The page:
You’d quickly get to a point where HTC has to charge 100% on top of the pure production costs just to keep the company and development running without making a loss. Which would explain why the Focus 3 costs USD 1400. HTC still sells some smartphones, their total revenue was USD 330M in 2019, USD 210M in 2020. So they do not fully depend on VR paying the bills yet, and hopefully it will keep them afloat for long enough that the professional VR market can grow and they start selling more units.

          • Something to consider with HTC’s recent revenue is the loss of business from shuttered or failed location based entertainment and arcade businesses during the Covid pandemic.

            HTC Vive and Vive Pro have been solid performers in these sectors, I’ve attended events running 50 Vive Pro Eye; but I can’t see HTC doing much business in these sectors the past 15 months, and debatable if this business will return at scale?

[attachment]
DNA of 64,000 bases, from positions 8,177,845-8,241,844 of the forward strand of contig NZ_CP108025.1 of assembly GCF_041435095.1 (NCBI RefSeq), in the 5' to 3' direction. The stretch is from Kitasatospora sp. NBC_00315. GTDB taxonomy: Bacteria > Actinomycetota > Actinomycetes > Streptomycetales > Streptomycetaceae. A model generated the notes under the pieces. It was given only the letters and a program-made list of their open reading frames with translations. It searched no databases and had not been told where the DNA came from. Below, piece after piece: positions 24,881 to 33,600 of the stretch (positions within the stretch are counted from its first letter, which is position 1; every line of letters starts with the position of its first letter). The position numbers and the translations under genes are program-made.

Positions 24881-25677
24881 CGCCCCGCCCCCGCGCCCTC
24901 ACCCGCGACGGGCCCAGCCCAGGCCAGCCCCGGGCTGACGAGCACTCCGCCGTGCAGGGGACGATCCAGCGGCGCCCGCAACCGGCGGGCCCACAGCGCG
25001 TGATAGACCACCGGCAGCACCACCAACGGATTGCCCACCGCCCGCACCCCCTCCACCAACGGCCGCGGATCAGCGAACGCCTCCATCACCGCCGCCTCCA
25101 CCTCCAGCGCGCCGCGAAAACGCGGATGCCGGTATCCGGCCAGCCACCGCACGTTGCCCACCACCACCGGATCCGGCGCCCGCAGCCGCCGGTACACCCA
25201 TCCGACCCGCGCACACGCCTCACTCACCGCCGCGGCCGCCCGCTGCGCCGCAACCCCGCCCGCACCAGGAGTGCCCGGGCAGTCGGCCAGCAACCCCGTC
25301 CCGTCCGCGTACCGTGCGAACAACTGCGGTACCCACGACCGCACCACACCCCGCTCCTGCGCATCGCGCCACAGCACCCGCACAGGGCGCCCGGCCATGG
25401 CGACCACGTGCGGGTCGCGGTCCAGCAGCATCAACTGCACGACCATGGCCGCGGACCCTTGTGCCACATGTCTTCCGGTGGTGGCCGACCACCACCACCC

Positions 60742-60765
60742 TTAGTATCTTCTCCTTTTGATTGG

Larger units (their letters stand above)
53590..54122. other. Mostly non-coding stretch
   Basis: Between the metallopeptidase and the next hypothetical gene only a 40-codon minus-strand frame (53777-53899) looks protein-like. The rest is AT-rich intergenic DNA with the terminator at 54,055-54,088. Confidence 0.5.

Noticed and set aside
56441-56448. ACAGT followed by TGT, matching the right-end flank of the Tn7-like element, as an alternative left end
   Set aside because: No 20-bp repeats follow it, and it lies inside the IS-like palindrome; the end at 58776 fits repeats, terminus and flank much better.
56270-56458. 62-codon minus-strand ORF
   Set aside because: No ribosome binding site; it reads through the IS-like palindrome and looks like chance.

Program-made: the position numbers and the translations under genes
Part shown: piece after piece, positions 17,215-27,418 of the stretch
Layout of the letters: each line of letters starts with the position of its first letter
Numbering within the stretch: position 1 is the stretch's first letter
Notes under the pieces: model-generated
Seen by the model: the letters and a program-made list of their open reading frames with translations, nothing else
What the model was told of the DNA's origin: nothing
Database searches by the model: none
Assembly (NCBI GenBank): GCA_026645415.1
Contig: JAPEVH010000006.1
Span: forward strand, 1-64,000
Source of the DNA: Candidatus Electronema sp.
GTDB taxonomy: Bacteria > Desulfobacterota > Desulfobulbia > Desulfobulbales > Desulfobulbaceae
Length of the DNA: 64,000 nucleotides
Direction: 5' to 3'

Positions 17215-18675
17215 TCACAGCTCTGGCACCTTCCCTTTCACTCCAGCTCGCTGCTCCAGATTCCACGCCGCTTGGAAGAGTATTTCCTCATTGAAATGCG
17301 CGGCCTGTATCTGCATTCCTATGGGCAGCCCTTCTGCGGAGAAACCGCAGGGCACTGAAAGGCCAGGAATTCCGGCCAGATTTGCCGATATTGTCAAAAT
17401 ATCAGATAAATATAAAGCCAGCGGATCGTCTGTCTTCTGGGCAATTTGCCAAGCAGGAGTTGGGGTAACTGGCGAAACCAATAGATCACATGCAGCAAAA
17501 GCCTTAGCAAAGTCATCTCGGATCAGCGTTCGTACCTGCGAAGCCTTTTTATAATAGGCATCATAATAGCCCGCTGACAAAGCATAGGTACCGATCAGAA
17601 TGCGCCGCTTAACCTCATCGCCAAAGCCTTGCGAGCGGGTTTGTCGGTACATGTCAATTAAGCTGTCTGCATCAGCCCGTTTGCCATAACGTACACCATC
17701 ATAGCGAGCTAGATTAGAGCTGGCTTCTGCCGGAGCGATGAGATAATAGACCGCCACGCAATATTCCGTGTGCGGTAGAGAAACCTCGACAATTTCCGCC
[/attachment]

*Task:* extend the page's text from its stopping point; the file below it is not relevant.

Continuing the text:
• mappo

    No hands-on review today? Didn’t they send you a review unit? Several other reviews went live yesterday.

  • I still wished they made the Vive Air as a workout headset. They where on to something since VR is heavily used as a fitness device….

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  • Artem Grushetskiy

    Can someone confirm that the battery is hot-swappable? I’ve read varying comments/reviews in regards to that. The comments in the break down video say no but this article says yes.